Irish GDP Growth Returns To a More Reasonable Rate


Solid 0.6% quarterly increase puts year on year growth at 4.1% in second quarter of 2016

Details suggest multinational moves still a key feature that may be likely to persist

Slightly softer consumer spending surprising in light of jobs and income developments

We continue to see GDP growth of around 4% in 2016 and 3% in 2017

On the basis of diagram 1, which shows the trend in GDP compared to that in employment, it might be suggested that things have returned to normal for the Irish economic growth story. Today’s official estimates show GDP growth of 0.6% in the second quarter of 2016 and which translates into a year-on-year increase of 4.1%. This seems broadly consistent with a range of other indicators that suggest the Irish economy is producing a rate of growth that is strong but not suspiciously so by historic standards.

Healthy Headline Conceals Divergent Trends Across Economic Sectors

We think that a growth rate in the region of 4% is reasonably representative of conditions in the Irish economy at present but we would caution that the detail of the national accounts data continues to reflect the heavy influence of particular developments in the multinational sector that may not always mirror conditions right across the Irish economy.

The details of second quarter GDP suggest a somewhat disappointing trend in consumer spending (down 0.5% q/q) and exports (down 0.1% q/q) but all the ‘action’ in today’s data comes in the form of a sharp jump in purchases of intellectual property from abroad that meant investment grew an outsized 38.9% from the previous quarter. As this capital spending reflected purchases of intellectual property assets from abroad, it meant that there was a corresponding jump in imports of business services (see diagram 2 below) which in turn meant that this transaction had no net impact on Irish economic growth in the second quarter.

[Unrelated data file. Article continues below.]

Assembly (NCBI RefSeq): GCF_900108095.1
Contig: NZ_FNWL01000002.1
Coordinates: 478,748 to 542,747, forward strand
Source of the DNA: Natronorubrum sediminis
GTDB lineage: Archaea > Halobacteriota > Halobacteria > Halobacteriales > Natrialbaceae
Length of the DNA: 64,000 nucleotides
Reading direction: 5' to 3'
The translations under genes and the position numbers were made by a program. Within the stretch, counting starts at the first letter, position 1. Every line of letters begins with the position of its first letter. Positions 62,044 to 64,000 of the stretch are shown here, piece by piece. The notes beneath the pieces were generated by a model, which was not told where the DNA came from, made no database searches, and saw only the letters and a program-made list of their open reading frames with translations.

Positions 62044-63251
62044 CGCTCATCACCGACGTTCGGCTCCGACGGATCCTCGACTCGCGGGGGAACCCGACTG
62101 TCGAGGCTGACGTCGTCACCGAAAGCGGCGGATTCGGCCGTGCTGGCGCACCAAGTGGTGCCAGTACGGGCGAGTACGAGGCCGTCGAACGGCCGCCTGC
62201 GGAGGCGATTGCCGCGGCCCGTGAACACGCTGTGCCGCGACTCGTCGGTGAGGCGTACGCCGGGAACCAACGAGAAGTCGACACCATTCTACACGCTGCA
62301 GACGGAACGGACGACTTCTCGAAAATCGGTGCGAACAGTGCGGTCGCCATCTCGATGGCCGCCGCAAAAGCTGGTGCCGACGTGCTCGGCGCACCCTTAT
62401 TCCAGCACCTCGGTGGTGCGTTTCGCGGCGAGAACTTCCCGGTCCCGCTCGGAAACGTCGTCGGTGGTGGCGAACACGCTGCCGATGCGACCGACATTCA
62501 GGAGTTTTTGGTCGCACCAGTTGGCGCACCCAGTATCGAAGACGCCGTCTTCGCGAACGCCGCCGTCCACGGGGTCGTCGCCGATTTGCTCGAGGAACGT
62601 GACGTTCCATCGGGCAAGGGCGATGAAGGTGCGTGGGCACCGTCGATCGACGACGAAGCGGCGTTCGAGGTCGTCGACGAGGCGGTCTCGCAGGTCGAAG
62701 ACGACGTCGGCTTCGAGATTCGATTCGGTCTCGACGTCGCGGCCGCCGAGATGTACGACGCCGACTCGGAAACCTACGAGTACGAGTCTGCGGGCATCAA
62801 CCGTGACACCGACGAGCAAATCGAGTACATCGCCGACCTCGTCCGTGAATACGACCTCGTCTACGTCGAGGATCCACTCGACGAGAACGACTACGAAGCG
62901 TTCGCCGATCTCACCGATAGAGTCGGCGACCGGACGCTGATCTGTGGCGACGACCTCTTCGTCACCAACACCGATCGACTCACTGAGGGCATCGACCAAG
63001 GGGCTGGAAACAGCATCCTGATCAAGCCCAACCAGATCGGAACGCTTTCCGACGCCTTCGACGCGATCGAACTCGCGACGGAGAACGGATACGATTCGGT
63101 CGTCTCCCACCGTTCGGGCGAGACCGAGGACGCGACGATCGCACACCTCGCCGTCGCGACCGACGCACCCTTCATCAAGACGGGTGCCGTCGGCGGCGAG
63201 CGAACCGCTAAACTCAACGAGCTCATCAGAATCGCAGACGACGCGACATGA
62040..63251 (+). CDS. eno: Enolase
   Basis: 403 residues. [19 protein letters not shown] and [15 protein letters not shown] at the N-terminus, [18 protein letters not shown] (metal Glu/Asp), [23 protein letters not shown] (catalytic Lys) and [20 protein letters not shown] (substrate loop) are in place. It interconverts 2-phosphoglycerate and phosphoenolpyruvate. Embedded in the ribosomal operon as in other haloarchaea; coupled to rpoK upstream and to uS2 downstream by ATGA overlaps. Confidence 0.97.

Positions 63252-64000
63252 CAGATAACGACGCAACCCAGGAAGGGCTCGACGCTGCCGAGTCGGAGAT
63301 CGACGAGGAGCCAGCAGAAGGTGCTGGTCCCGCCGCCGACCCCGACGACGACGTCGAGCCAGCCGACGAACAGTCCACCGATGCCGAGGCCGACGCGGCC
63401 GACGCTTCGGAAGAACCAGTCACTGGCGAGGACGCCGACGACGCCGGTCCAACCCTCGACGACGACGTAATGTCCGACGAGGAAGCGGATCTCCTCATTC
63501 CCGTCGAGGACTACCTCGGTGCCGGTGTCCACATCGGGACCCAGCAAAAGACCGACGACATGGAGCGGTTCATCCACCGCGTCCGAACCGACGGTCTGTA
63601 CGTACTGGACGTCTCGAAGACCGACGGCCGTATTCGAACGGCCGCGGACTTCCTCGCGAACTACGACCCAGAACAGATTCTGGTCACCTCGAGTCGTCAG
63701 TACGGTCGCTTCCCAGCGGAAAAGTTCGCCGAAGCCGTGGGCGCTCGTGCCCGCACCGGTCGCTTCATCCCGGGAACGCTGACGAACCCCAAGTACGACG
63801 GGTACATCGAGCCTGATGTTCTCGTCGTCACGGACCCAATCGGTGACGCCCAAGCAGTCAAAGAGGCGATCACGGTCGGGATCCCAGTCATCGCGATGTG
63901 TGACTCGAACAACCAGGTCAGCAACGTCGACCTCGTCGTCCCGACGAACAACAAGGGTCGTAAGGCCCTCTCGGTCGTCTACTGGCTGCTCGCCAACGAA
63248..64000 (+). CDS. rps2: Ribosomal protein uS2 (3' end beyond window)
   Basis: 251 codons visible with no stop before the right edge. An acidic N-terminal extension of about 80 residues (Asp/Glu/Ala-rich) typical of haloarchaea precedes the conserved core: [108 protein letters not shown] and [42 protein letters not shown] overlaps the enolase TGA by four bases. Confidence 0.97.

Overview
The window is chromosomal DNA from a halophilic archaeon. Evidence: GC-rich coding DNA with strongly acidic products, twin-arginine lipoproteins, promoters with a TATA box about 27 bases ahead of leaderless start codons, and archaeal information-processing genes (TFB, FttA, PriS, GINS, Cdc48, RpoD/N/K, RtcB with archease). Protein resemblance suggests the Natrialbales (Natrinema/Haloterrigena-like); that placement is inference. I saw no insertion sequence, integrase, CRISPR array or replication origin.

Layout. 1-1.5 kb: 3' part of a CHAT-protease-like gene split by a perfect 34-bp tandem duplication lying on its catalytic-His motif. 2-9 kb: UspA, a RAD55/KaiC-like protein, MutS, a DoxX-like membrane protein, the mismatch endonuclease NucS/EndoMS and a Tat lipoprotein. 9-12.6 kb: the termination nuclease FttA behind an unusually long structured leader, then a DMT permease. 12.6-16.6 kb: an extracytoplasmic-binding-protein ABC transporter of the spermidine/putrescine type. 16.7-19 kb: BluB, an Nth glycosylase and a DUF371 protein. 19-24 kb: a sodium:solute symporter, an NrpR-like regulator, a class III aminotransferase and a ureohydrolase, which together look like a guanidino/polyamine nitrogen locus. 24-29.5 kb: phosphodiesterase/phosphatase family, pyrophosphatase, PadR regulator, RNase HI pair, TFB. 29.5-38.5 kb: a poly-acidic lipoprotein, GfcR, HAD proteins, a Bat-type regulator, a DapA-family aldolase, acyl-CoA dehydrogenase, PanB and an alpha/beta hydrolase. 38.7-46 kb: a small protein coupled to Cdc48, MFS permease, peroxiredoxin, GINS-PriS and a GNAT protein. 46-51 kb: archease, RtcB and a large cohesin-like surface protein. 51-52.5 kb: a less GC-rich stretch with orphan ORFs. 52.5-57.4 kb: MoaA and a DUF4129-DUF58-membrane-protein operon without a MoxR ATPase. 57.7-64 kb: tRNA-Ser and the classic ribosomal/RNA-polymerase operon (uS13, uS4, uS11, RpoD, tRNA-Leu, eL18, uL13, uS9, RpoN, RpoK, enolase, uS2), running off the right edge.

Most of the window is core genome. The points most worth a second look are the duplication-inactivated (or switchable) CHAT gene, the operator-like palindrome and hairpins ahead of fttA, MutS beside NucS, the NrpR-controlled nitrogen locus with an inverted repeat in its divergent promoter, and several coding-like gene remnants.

It is important to note that the intellectual property purchases that occurred in the second quarter represent a further acceleration in a trend that has been in place for some time. It should also be noted that according to the CSO more than one transaction and one company was involved in this Q2 activity.

Multinational Movements Likely To Remain Influential

These transactions are altogether different in scale and somewhat different in their associated treatment in the national accounts than the developments that led to the extraordinary 26.3% rise in Irish GDP in 2015 but they share some significant features.

The Q2 transactions also boost Ireland’s capital stock (in this instance by some €9bn rather than the €300bn in 2015) and thereby increase productive capacity as well as generating prospective gains in employment and corporation taxes.

Moreover, the influence of the OECD’S Base Erosion and Profit Shifting initiative and the likely impact of the Brexit process means this trend could remain a significant influence on real and measured Irish metrics for some time.      

Has Consumer Spending Really Softened?